• What about Eugene’s architecture? To the degree the demand for new construction remains strong—and that will very much be in question—I don’t believe there will be a specific change in how we design our buildings. Instead, it’s how we live our lives that has changed and will continue to change. In time, these changes may influence our architecture, but it’s too soon to predict in what ways exactly. 
It is clear much of our future is uncertain and worrisome. The world has been forever altered and with it, Eugene has been as well. We should have been prepared for this pandemic, but we were not. If history is a guide, humans aren’t particularly good at learning from painful experience. We quickly forget and resume our “normal” lives. We also tend to underestimate the frequency of Black Swans and their effects upon our best laid plans. The difference—viewed from our current perspective—is we cannot afford to repeat this behavior. The next Black Swan may be the one that kills us all.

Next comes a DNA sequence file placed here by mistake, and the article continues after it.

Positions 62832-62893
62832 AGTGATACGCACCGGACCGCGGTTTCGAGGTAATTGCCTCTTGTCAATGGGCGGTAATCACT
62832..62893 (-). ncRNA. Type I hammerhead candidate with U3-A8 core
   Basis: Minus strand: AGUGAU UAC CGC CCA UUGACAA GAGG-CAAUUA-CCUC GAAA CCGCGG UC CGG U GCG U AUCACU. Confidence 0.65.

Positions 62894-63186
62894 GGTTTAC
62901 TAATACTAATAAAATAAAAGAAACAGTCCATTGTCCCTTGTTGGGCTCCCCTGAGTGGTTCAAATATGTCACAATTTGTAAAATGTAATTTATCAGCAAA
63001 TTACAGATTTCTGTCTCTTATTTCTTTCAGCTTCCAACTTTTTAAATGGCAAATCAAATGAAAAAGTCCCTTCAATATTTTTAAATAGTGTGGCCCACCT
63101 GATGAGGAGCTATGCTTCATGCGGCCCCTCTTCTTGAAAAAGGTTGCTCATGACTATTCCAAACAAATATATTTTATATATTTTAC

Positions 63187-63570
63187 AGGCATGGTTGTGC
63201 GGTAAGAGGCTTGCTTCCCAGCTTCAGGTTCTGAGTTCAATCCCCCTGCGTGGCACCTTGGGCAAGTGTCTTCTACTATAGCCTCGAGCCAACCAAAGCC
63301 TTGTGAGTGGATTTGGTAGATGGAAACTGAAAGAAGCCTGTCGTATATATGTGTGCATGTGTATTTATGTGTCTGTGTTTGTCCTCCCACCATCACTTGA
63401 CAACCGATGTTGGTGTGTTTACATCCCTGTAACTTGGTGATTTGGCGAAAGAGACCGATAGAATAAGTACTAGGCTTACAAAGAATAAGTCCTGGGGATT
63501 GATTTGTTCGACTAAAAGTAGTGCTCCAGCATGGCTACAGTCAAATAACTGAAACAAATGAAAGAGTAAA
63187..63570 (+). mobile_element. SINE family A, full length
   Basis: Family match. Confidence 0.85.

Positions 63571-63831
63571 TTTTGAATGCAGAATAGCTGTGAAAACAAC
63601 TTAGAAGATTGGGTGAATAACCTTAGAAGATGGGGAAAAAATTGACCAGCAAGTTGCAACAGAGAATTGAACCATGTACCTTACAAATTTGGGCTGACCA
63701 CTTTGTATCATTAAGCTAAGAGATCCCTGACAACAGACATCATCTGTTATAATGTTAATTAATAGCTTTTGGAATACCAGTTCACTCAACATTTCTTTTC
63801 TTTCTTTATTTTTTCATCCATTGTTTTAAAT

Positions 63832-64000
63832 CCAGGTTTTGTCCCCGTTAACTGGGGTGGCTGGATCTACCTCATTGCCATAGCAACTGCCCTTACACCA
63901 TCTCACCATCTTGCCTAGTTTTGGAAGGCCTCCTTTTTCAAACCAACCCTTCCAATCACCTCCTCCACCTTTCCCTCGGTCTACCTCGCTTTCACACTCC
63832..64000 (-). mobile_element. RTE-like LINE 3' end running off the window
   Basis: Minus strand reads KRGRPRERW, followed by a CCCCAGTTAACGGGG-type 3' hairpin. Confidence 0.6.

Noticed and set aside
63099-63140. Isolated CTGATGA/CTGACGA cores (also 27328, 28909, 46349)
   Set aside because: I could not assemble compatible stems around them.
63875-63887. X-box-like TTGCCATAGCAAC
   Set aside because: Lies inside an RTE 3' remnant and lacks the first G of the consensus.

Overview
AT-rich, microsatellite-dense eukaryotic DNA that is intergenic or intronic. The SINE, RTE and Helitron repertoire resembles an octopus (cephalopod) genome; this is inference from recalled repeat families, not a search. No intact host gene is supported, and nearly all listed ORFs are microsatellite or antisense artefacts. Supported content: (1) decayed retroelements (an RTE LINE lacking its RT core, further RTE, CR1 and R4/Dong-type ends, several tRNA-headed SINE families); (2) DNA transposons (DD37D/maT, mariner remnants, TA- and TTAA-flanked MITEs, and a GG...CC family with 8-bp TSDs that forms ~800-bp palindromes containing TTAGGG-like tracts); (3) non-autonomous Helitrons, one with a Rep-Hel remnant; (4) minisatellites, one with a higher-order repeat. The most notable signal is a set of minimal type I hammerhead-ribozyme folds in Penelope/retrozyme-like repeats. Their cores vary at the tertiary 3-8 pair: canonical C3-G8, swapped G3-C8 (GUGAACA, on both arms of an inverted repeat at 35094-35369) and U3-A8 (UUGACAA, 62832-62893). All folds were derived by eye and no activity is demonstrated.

Saturday, April 25, 2020

Virus Practicum

Each academic quarter, Robertson/Sherwood/Architects (my firm) provides one student from the University of Oregon’s School of Architecture & Environment with an opportunity for a practicum experience. During a practicum, the student’s primary task is to learn from watching our staff. While the student does participate in the work in a limited way under our supervision, the practicum is first and foremost an observational learning experience. Concurrent with the practicum experience, the student enrolls in the practicum course, which outlines goals and expectations and confers academic credit. Our participation in this program stretches back decades, an almost unbroken string of students passing through our office since then.(1)

Fast forward to Spring 2020. The COVID-19 health crisis has profoundly impacted universities and colleges around the globe. Most are attempting to provide instruction remotely to comply with physical distancing orders. The University of Oregon is no exception.

Otto Poticha, FAIA